10 Best Oil Stocks to Buy Now for March 2022
The Oil Industry
Oil has become a red-hot commodity. At time of writing, Brent crude, the global benchmark, is nearly $130. The last time global markets saw oil at triple digits was in 2014.
Russia’s invasion of Ukraine was the catalyst behind the most recent surge in the price of oil. But the market had been restless for some time, in part due to increasing supply-and-demand imbalances. Now analysts debate if Brent can even go higher in the weeks ahead.
Since higher prices mean more revenue for oil companies, Wall Street has been piling up on oil stocks. So far this year, the Dow Jones U.S. Oil & Gas Total Stock Market Index is up almost 35%.
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But, on the other side of the equation, I need to remind readers that oil stocks also remain susceptible to lower crude oil prices. Therefore, short-term volatility in the oil industry should persist.
Best Oil Stocks
Given the strength in the price of oil, investors are searching for the best oil stocks, seven of which I’ll now introduce. I have chosen these oil shares as they mostly have increasing revenues, high margins and profits.
In addition, most of these oil companies offer passive income in the form of dividends. A number of oil firms increase their payouts regularly.
Those oil stocks on this list mostly have Wall Street’s seal of approval. Therefore, whenever I can, I provide their 12-month median price forecasts and how the prices of these oil shares fared in recent months.
Fundamental valuation tools are also important when analyzing oil stocks. For instance, the price-to-earnings (P/E) ratio for the oil industry is 17. By comparison, the P/E ratio for the S&P 500 index, which serves as the barometer for U.S. stocks, is 35.
That said, here are seven of the best oil stocks to buy in March:
Devon Energy (NYSE:DVN)
EOG Resources (NYSE:EOG)
Phillips 66 (NYSE:PSX)
San Ramon, California-based Chevron is the second-largest integrated energy company stateside, with a market capitalization of over $270 million. Earnings have benefited from higher commodity prices and better-than-expected production volumes.
CVX stock is up close to 47% year-to-date (YTD) and saw a record high in recent days. The forward P/E ratio is 14. The 12-month median price forecast for CVX stands at $152.
ConocoPhillips is among the largest global independent exploration & production (E&P) businesses. In late 2021, the energy group made headlines when it acquired Shell’s Permian Basin assets. COP’s upstream operations are growing rapidly.
COP stock is up almost 39% this year and hit a record high in early February. Shares trade at 11 times forward earnings. Meanwhile, the 12-month median price forecast for COP stock is $109.
Devon Energy (DVN)
Devon Energy has operations across most major hydrocarbon basins stateside. The energy group ended Q4 with a free cash flow (FCF) of $2.9 billion, the highest level in the company’s long history. Meanwhile, the board increased the dividend by 45%.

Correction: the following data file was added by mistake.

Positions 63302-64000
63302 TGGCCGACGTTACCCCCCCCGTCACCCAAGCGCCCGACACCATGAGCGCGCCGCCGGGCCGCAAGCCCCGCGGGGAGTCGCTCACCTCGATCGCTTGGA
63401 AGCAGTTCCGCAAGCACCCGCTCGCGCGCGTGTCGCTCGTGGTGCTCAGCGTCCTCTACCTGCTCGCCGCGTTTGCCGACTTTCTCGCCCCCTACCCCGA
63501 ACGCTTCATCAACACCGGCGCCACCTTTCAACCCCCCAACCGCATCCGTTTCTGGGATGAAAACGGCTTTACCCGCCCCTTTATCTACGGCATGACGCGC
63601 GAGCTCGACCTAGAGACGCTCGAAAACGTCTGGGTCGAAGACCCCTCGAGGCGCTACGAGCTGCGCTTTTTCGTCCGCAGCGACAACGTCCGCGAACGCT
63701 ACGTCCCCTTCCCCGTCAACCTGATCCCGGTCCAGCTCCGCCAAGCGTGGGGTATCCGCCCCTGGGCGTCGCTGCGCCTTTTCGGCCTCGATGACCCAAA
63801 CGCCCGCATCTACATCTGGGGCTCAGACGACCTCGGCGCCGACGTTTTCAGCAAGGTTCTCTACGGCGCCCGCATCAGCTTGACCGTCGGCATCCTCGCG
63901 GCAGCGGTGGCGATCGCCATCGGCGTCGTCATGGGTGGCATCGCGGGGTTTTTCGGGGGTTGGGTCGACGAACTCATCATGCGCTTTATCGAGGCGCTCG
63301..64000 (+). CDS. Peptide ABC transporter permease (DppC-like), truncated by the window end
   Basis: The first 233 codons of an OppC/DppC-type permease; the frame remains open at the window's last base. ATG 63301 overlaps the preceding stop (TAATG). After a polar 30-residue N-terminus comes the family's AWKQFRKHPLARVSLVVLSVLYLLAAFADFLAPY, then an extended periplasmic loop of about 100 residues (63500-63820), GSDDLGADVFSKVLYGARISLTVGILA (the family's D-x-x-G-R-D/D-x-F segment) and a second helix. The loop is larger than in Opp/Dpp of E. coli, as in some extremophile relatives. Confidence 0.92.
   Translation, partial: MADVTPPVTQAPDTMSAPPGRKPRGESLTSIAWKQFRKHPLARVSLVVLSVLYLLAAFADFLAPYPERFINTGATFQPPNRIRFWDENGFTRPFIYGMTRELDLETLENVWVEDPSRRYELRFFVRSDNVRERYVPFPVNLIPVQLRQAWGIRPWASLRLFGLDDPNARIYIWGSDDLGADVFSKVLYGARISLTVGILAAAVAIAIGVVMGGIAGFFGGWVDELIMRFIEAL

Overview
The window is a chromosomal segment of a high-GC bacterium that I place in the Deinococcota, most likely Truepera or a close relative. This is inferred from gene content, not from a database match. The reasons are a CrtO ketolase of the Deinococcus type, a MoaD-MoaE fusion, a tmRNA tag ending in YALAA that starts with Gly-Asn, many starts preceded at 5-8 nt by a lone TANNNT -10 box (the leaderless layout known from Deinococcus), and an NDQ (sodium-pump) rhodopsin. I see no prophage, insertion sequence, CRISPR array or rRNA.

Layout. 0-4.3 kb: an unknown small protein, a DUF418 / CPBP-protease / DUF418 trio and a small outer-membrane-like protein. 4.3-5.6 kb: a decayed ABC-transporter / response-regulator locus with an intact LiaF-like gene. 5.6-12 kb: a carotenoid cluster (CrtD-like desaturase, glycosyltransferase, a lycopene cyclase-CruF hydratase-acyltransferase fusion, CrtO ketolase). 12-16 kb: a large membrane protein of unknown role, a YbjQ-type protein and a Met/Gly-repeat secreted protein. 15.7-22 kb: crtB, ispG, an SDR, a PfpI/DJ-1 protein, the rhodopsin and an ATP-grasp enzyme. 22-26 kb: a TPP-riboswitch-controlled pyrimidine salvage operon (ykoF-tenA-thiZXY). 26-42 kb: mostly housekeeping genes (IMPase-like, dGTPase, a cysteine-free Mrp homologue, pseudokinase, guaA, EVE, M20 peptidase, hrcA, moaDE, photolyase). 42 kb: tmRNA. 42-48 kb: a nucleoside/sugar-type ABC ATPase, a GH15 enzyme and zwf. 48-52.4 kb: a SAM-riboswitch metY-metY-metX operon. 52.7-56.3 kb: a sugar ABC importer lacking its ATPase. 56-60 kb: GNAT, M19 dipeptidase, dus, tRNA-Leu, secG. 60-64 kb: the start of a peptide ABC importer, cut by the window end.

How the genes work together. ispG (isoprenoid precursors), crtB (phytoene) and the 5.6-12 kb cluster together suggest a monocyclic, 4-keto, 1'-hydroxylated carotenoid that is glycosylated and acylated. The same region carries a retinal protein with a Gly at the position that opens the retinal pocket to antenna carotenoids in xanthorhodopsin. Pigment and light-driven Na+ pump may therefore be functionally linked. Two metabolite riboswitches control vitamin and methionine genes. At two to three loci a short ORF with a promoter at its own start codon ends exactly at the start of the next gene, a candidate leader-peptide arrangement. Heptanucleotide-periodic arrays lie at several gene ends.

DVN shares change hands shy of $60, up 35% YTD. The stock trades at 10 times forward earnings. Currently, the 12-month median price forecast is $61.
EOG Resources (EOG)
EOG Resources is one of the largest shale producers in the Permian Basin. It posted Q4 financials that showed a record quarterly adjusted net income of $1.8 billion, or $3.09 per share.
EOG stock hovers around $119, up 34% YTD. It trades at 11 times forward earnings. With its valuable assets and low debt, EOG shares deserve your attention. The 12-month median price forecast for the oil stock is $126.50.
With a market cap of roughly $330 billion, ExxonMobil is the largest oil supermajor stateside. Q4 earnings showed earnings of $8.9 billion, or $2.08 per share. Its cash flow of $48 billion from operating activities was the highest amount since 2012.
So far in year, XOM shares are up over 44%, currently changing hands around $90. Shares trade at 12 times forward earnings. And the 12-month median price forecast stands at $85.50.
Phillips 66 (PSX)
Phillips 66 is a diversified energy manufacturing and logistics heavyweight that also has oil refining stations. Q4 financials showed adjusted earnings of $2.94 per share. In 2021, the company paid out debts worth $1.5 billion. Now, Phillips 66 bulls note the healthy financial position.
So far in 2022, the stock has returned 18% and changes hands shy of $86. The forward P/E stands at 11. Meanwhile, the 12-month median price forecast for Phillips 66 is $100.
Our final stock, Shell, comes from the other side of the Atlantic. The oil and gas supermajor Shell explores, is also en route to become a low-carbon producer. SHEL stock formerly traded as RDS-A and RDS-B.
Shell shares are swapping hands at around $53, up 19% YTD. The stock currently looks cheap, trading at 8 times forward earnings. Meanwhile, the 12-month median price forecast for the stock is $64.50.
What Are Good Oil Stocks?
In addition to the seven oil stocks we have looked at, I want to introduce three other good oil stocks. Differentiating among the best in the oil industry is not an easy task.
Good, but not the best, oil stocks will usually have recent quarterly results that most investors did not love. These numbers typically include revenue, profit, cash glow levels, margins, debt levels and decisions regarding dividend payouts.
An oil company’s balance sheet is usually a “snapshot” of it financial position at a particular point in the fiscal year. If there were an emergency, the oil company would need access to cash to fund operations. Therefore, investors typically penalize an oil stock if the balance sheet is not healthy.
In addition, fundamental valuation metrics for these good oil stocks could be richer than those of the best oil stocks. Many investors would not hit the “buy” button if an oil company’s metrics, such as the P/E ratio, is a lot higher than the industry average.
Oil industry bulls can also be skeptical of a recent acquisition an oil company might have made. Such transactions typically mean taking on debt that creates vulnerabilities, especially in times of macroeconomic stress for the oil industry. The Street wants an oil firm to be liquid enough to meet its financial obligations when they come due in the months ahead.